• P10. They have many names, but for the purpose of this book, let's call them the emotion default, the ego default, the social default, and the inertia default. Here is how each essentially functions:

  • The emotion default: we tend to respond to feelings rather than reasons and facts.

  • The ego default: we tend to react to anything that threatens our sense of self-worth or our position in a group hierarchy.

  • The social default: we tend to conform to the norms of our larger social groups.

  • The inertia default: we're habit-forming and comfort-seeking. We tend to resist change and to prefer ideas, processes, and environments that are familiar.

  • P21. Our desire to feel right overpowers our desire to be right. The ego default urges us to feel right at the expense of being right. Few things feel better than being right—so much so that we will unconsciously rearrange the world into arbitrary hierarchies to maintain our beliefs and feel better about ourselves.

  • P25. Doing something different means you might underperform, but it also means you might change the game entirely. If you do what everyone else does, you'll get the same results that everyone else gets. Best practices aren't always the best. By definition, they're average.

  • P41. Here are four strengths you'll need:

  • Self-accountability: holding yourself accountable for developing your abilities, managing your inabilities, and using reason to govern your actions.

  • Self-knowledge: knowing your own strengths and weaknesses—what you're capable of doing and what you're not.

  • Self-control: mastering your fears, desires, and emotions.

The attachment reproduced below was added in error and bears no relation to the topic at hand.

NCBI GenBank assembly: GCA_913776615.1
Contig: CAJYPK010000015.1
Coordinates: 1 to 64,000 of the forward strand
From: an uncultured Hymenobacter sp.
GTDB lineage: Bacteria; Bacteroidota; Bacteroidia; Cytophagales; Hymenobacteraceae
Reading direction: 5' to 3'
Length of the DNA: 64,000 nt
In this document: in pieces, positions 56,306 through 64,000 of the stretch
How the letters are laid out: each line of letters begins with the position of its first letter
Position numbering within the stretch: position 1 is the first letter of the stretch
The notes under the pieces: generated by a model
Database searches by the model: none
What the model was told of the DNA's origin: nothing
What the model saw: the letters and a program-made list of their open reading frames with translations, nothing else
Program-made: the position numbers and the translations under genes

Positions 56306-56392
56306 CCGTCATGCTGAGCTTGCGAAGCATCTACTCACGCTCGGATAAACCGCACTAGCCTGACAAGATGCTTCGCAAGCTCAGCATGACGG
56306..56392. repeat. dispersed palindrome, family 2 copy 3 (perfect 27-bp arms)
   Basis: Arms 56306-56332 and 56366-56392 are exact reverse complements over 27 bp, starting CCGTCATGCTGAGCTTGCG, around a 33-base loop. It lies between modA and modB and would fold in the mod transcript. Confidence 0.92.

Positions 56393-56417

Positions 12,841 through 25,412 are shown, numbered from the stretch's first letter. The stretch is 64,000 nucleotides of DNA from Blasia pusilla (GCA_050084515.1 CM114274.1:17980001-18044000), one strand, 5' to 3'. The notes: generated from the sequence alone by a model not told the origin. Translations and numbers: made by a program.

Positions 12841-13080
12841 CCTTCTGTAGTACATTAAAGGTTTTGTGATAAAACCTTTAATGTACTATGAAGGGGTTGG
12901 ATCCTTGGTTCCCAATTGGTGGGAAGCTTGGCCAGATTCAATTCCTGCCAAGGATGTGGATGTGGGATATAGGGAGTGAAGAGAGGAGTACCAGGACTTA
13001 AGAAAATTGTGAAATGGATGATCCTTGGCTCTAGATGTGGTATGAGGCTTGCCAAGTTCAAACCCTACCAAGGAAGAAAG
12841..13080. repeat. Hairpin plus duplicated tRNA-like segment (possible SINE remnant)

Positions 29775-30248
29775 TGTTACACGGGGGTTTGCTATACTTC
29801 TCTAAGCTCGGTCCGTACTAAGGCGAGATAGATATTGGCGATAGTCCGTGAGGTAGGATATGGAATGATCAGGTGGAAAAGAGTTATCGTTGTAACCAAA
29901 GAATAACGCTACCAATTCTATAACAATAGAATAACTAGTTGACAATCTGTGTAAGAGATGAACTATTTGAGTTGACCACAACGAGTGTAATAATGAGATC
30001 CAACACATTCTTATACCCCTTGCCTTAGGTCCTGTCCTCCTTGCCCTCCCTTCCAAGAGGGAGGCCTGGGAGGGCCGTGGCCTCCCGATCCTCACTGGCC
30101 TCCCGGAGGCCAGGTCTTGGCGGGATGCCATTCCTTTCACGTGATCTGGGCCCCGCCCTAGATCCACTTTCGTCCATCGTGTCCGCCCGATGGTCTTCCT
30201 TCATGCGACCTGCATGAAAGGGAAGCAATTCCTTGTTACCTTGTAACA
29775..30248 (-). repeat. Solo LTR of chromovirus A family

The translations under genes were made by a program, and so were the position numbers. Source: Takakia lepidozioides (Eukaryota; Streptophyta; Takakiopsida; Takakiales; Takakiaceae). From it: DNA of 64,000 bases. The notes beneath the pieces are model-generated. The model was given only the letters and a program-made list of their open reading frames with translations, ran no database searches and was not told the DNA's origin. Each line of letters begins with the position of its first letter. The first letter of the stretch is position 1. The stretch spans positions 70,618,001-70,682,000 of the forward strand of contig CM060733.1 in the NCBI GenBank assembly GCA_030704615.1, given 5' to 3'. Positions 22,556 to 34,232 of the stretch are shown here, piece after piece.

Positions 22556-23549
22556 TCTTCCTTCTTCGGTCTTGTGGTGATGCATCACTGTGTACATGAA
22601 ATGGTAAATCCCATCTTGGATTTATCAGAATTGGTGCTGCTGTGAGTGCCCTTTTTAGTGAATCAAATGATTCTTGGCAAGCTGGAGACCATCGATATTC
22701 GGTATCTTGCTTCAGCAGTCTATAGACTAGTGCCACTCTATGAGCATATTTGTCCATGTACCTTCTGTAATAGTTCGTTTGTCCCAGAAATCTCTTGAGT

• Self-confidence: trusting in your abilities and your value of others.

  • P47. Too often, the people we ask for feedback are kind but not nice. Kind people will tell you things a nice person will not. A kind person will tell you that you have spinach on your teeth. A nice person won't because it's uncomfortable. A kind person will tell us what holds us back, even when it's uncomfortable. A nice person avoids giving us critical feedback because they're worried about hurting our feelings. No wonder we end up thinking other people will be interested in our excuses.

  • P49. Complaining does nothing to change the present situation you find yourself in, though. Thinking about how it wasn't your fault doesn't make anything better. The consequences are still yours to deal with. Always focus on the next move, the one that gets you closer or further from where you want to go. If you play poker, you learn this intuitively. You're dealt a hand based mostly on luck. Feeling sorry for yourself, complaining about the hand you were dealt, or blaming others for how they played their hand only distracts you from what you can control. Your responsibility is to play the hand as best as you can. You can put energy into things you control or things you don't control. All the energy you put toward things you don't control comes out of the energy you can put toward the things you can.